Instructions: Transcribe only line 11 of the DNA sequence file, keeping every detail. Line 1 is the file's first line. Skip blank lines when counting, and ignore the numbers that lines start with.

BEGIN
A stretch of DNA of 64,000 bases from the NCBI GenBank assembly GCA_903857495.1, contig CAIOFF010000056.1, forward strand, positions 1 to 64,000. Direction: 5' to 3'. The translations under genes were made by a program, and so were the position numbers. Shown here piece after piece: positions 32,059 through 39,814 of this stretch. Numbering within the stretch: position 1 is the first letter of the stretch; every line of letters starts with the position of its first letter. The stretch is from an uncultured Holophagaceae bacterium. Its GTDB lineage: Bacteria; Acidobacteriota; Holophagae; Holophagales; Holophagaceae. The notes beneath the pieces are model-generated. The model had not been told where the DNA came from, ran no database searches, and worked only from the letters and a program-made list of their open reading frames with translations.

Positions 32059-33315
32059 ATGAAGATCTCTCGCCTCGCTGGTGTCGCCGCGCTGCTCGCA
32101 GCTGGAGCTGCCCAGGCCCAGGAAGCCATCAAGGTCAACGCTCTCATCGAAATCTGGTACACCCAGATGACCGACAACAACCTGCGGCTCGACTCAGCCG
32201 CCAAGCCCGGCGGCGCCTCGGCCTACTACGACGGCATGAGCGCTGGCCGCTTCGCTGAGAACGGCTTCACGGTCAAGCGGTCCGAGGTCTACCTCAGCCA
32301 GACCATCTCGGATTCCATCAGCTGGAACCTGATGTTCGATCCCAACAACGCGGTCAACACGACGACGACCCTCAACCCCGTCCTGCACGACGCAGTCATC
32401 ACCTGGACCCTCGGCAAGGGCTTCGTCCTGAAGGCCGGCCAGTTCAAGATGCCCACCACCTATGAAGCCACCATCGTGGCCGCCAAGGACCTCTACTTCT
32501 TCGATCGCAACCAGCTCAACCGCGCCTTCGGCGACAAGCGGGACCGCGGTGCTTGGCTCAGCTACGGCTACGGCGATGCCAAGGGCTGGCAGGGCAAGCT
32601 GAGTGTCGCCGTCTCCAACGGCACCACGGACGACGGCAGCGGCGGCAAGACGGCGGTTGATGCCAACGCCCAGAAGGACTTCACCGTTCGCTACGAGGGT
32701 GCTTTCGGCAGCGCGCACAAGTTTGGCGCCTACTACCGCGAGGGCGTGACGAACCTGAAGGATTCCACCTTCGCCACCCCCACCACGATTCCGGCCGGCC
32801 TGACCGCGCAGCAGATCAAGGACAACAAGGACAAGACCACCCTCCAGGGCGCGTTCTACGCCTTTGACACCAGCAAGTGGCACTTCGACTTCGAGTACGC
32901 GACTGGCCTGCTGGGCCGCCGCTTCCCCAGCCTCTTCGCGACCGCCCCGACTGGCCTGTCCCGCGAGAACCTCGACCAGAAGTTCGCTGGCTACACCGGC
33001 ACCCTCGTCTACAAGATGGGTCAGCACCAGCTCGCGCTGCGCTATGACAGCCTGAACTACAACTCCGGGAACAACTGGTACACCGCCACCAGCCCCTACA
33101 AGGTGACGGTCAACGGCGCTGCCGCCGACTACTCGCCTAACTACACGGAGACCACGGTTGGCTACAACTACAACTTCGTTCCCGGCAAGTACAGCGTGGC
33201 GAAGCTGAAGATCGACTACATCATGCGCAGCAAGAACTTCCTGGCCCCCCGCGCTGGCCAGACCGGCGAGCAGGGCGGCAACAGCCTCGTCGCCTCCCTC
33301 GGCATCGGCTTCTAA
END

32801 TGACCGCGCAGCAGATCAAGGACAACAAGGACAAGACCACCCTCCAGGGCGCGTTCTACGCCTTTGACACCAGCAAGTGGCACTTCGACTTCGAGTACGC